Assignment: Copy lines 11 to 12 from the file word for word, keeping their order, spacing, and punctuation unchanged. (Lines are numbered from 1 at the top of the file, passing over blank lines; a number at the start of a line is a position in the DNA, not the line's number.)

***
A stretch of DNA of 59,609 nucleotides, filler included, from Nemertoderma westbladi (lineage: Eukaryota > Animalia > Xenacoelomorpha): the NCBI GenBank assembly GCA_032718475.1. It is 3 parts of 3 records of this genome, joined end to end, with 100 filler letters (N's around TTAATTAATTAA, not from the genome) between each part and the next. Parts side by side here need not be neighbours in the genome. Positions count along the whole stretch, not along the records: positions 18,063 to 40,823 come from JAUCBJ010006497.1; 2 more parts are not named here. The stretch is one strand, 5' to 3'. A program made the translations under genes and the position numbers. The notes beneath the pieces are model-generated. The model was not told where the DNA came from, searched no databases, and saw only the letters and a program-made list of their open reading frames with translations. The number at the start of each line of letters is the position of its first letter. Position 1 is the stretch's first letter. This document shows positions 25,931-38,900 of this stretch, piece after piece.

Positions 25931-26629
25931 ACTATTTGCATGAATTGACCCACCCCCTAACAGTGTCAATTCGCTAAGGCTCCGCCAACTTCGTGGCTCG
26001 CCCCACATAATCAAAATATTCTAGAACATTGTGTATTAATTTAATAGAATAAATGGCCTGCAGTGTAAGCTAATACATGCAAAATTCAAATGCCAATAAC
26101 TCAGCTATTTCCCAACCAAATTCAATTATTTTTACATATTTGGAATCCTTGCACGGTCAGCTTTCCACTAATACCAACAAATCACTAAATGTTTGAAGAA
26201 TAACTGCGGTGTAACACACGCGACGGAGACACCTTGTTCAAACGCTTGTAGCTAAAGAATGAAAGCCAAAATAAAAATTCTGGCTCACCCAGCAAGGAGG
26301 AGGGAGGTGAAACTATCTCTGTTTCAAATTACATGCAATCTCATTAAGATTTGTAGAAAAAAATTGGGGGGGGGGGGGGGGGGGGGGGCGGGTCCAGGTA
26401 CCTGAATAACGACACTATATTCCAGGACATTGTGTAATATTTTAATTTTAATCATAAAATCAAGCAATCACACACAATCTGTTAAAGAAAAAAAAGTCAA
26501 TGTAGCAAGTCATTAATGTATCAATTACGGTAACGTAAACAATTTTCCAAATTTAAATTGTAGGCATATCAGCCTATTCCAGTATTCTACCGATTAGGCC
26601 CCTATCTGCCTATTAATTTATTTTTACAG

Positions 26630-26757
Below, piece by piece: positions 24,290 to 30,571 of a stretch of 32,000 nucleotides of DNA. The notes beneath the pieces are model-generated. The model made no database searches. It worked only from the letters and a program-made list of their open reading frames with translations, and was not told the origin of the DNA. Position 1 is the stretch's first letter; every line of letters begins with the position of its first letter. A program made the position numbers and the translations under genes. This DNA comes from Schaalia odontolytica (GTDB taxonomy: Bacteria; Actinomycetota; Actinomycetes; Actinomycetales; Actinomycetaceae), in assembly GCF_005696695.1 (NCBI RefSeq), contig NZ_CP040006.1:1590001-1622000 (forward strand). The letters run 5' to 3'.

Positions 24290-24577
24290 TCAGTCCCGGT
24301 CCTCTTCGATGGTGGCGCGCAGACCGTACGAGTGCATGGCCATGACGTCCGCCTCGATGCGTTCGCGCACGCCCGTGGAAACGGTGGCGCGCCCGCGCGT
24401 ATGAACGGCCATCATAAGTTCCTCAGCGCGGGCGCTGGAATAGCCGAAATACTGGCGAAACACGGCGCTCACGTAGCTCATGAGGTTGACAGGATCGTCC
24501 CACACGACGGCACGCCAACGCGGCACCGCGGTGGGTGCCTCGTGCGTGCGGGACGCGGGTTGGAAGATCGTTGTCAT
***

Positions 26630-26757
Below, piece by piece: positions 24,290 to 30,571 of a stretch of 32,000 nucleotides of DNA. The notes beneath the pieces are model-generated. The model made no database searches. It worked only from the letters and a program-made list of their open reading frames with translations, and was not told the origin of the DNA. Position 1 is the stretch's first letter; every line of letters begins with the position of its first letter. A program made the position numbers and the translations under genes. This DNA comes from Schaalia odontolytica (GTDB taxonomy: Bacteria; Actinomycetota; Actinomycetes; Actinomycetales; Actinomycetaceae), in assembly GCF_005696695.1 (NCBI RefSeq), contig NZ_CP040006.1:1590001-1622000 (forward strand). The letters run 5' to 3'.